Name: Matthew Michael Fitzpatrick

 

Birth Date: 1890 Where: Western Australia
Died: 23 April, 1965 Where: Fremantle, WA
Place of Enlistment: Southern Cross, Western Australia Age: 25
Serial Number:623 Battalion: 28th
Rank on Enlistment: Private Rank on Discharge/Death: Corporal

Awards: 1914 - 15 Star, British War Medal 1914 - 1920, Victory Medal, Military Medal

 

Photograph Fitzpatrick

 Service Details:

 

 

9 March, 1915

1915                      Enlisted Southern Cross, WA

9 June

1915                      Embarked from Fremantle

20 August

1915                      Embarked Egypt

10 Sept. – 12 Dec.

1915                      Gallipoli

21 March

1916                      France

6/7 June

1916                      Trench Raid

29 July – 27 Aug.

1916                      Pozieres (Sausage Valley)

4 August

1916                      Pozieres

6 September

1916                      Belgium

October

1916                      Ypres and Dernacourt

3 November

1916                      Battle of Ancres Heights & Fricourt

20 November

1916                      Promoted Sergeant

February

1917                      Warlencourt

March

1917                      Attack on Malt Trench

28 April

1917                      To Hospital

28 September

1917                      Rejoined Unit

October

1917                      Broodseine & Passchendale

7 October

1917                      Wounded

31 October

1917                      Awarded Military Medal

21 July

1918                      Returned to Australia

8 August

1918                      Medical Discharge

11 November

1918                      Armistice

 

 

 

Biographical Details:

Matthew Michael Fitzpatrick was born in 1890 to Catherine and Joseph Fitzpatrick. His birth records list him as Michael Matthew Fitzpatrick but Matthew Michael appears to have been his preferred forenames. These were used on his enlistment papers and throughout the remainder of his life, including his Death Certificate. He was the oldest of five children (three boys and two girls). His grandfather, Matthew Goodbody, was one of the Enrolled Pensioner Force of Western Australia.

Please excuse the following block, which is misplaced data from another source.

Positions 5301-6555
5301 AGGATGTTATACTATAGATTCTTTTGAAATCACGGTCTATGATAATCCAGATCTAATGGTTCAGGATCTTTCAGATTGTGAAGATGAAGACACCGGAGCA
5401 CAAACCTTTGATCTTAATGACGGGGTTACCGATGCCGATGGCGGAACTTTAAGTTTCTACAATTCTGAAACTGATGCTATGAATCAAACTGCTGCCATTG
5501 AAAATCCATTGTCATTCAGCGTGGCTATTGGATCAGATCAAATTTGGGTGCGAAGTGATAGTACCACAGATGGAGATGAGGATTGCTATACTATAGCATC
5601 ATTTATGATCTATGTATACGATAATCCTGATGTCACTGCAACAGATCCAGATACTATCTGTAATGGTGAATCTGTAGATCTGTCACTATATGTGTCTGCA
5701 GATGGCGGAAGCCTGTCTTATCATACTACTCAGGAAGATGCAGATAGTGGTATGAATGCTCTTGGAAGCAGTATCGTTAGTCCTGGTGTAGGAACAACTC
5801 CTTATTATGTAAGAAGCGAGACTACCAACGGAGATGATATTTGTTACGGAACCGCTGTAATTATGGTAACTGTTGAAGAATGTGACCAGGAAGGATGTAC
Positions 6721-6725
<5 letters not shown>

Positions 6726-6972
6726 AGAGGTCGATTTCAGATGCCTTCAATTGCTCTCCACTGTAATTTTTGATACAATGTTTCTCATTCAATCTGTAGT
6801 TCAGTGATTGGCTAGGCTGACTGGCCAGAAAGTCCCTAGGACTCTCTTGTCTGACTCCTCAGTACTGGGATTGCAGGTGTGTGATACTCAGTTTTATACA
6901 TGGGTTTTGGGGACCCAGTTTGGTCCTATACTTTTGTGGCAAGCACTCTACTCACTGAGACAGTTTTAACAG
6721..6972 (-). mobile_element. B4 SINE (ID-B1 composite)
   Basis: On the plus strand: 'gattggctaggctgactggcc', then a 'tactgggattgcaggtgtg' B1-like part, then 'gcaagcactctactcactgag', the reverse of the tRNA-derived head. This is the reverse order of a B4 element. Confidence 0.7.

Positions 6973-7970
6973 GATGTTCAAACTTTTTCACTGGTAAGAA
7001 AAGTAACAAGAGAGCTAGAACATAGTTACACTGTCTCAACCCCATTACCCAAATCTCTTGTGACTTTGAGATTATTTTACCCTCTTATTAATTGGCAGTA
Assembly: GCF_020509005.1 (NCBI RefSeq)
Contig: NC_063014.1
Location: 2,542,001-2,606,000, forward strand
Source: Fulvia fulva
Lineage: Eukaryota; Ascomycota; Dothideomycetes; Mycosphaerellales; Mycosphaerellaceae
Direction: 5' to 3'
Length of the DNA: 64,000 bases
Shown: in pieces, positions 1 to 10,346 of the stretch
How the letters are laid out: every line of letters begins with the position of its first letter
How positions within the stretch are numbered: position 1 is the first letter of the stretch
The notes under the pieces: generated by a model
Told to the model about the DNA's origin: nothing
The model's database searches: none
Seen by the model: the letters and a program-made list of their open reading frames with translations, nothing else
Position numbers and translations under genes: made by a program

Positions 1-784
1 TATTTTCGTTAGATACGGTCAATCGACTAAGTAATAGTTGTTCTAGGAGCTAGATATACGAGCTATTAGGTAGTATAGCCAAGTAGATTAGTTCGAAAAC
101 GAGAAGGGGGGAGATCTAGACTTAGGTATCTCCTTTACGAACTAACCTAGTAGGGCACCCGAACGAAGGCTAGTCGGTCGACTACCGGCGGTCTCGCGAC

Matthew enlisted in the 28th Battalion in Southern Cross in March, 1915. There is no record of him having lived there and his service records show his profession as a Ship’s Fireman (Stoker). He claimed six months service as a stoker in the navy but there are no other official records to support that claim. At 5’ 2” Fitzpatrick just qualified for the AIF’s minimum height and was the shortest of the raiders. After training at Blackboy Hill and Egypt the 28th Battalion was sent to Gallipoli. Collett36 wrote that Fitzpatrick was one of the 17 volunteers from 28th Battalion for the C3 party - a group of men who were to cover the ANZACs’ withdrawal from Gallipoli and who were credited with being the last to leave. Following his experiences there he transferred to the Machine Gun Company. It was as a machine gunner that he was part of the raiding party. Later, in May 1916, when Fitzpatrick volunteered for the June Trench Raid he became the only Australian to volunteer and be accepted for both the C3 party and the AIFs first trench raid. Matthew is No. 33 in the Black ANZACs’ group photograph. Over the five months following the raid Fitzpatrick was promoted to Sergeant. His ability as a soldier was not only recognized by promotion but also, in February 1917, he was recommended for a Bronze Medal for Military Valour – an Italian Award. There is no record of it having been awarded. In October that year he was wounded in action and subsequently recommended for the Military Medal which was awarded in May 1918. For conspicuous bravery and devotion to duty during the operation in the vicinity of Zonnebeke between the 4 th & 11 th Oct. 1917…